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Kilauea Lava Ocean Entry ‘Huge’

August 19, 2016, 1:49 PM HST
* Updated August 19, 1:54 PM
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The video above was shot by Mick Kalber of Tropical Visions Video at 5:45 a.m., on Thursday, Aug. 18, 2016.

A Paradise Helicopters flyover on Thursday, Aug. 18, revealed a “huge ocean entry.”

The ocean entry of Kīlauea Volcano’s 61G Lava Flow continues to increase the size of its lava delta at Kamokuna in Hawai‘i Volcanoes National Park.

The initial entry to the east continues to grow even as the second entry to the west gains momentum.

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“Both entries are quite robust, as numerous fingers of a‘a lava dripped over the coast cliffs and dozens pahoehoe flows entered the water,” said Mick Kalber of Tropical Visions Video.

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Several pahoehoe outbreaks were noted on the coastal plain, both above and below the access road, which is now crossed by lava in at least three places.

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“A third ocean entry will probably develop over the next day or two,” said Kalber. “Most of the skylights, or windows that allow us to peer inside to see lava flowing below, have closed up now. These tubes are feeding the flows downslope.”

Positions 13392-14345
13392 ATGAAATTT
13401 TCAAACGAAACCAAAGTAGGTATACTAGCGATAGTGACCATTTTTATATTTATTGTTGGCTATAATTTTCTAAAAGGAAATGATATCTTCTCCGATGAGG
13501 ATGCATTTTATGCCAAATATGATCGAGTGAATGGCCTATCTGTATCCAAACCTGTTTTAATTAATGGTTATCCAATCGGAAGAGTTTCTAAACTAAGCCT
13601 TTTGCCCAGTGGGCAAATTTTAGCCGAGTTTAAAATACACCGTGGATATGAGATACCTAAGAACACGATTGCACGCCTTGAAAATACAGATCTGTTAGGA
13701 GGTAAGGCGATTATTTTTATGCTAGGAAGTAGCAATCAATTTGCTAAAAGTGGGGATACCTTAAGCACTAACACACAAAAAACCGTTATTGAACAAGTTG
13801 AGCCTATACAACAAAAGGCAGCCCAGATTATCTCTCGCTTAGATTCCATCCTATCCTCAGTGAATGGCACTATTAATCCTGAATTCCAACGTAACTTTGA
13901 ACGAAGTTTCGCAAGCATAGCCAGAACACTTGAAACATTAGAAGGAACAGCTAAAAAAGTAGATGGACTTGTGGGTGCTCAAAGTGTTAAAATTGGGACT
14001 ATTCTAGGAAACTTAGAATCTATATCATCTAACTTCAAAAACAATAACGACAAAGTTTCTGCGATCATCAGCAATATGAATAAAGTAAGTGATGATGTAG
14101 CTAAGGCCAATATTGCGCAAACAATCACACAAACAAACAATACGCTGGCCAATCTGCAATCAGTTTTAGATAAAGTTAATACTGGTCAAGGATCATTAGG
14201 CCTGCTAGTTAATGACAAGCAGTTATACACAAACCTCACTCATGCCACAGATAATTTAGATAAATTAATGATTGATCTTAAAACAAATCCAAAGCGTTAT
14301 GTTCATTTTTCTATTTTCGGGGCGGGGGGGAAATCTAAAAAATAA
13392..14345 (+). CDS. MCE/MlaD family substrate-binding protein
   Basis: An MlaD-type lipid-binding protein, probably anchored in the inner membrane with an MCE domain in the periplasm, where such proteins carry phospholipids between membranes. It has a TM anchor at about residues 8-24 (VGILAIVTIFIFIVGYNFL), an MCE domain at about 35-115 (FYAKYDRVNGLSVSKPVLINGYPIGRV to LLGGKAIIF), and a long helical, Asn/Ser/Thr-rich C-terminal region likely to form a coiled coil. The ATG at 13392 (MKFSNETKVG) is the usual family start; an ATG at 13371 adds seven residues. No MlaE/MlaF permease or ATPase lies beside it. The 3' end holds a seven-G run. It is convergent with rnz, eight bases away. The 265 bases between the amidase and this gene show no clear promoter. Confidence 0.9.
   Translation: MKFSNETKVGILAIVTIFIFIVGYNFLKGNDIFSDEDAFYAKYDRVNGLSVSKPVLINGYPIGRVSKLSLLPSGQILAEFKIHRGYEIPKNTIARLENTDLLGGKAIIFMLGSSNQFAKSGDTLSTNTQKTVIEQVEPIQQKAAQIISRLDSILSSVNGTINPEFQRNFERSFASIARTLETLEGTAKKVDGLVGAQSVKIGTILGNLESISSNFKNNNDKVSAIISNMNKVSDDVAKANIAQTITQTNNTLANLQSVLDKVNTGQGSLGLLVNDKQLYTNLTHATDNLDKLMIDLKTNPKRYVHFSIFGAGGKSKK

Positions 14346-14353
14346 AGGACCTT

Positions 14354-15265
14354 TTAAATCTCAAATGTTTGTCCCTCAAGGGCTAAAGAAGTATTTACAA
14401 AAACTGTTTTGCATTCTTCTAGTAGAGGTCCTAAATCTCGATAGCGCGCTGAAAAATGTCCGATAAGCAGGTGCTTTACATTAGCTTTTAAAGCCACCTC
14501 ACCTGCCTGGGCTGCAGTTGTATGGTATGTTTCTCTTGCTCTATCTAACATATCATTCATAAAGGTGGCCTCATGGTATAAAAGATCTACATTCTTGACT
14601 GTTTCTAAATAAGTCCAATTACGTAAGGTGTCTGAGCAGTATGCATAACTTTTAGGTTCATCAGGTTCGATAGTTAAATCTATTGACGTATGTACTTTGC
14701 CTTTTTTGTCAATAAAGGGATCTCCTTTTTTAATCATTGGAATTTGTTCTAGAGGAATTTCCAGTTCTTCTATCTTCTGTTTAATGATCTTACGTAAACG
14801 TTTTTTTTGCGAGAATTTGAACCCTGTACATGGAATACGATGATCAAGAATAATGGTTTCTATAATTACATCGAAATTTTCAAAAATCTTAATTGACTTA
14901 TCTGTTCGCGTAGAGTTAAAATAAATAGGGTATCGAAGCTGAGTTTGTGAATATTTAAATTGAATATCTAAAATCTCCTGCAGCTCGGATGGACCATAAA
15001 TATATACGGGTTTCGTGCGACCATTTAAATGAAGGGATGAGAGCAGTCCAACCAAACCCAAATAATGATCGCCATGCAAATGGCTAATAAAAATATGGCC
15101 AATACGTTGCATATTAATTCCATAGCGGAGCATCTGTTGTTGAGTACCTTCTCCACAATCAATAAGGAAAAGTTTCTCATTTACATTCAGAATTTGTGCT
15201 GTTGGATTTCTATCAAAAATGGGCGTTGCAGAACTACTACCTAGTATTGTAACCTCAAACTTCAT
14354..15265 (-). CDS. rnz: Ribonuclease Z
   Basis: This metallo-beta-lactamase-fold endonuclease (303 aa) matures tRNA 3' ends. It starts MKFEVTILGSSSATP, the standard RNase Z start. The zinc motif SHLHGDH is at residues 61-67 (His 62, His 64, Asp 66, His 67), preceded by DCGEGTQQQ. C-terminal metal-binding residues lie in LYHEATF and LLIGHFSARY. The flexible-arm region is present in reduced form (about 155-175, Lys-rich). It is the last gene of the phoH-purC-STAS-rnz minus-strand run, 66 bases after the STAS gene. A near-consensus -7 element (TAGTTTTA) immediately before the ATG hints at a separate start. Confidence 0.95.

The Hawaiian Volcano Observatory also reports that the 61G lava flow is building an increasingly large lava delta at the base of the sea cliff from the National Park Service. Scattered breakouts continue predominantly on the makai portion of the coastal plain and on the pali.

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The Paradise Helcopters crew accessed the Pu‘u ‘O’o Vent and observed a partially obscured lava lake on the west end of the vent.

“We searched for faces in the lava, but saw none,” said Kalber. “To conjure up any images on the lake surface, I’m afraid one would have to connect the dots.”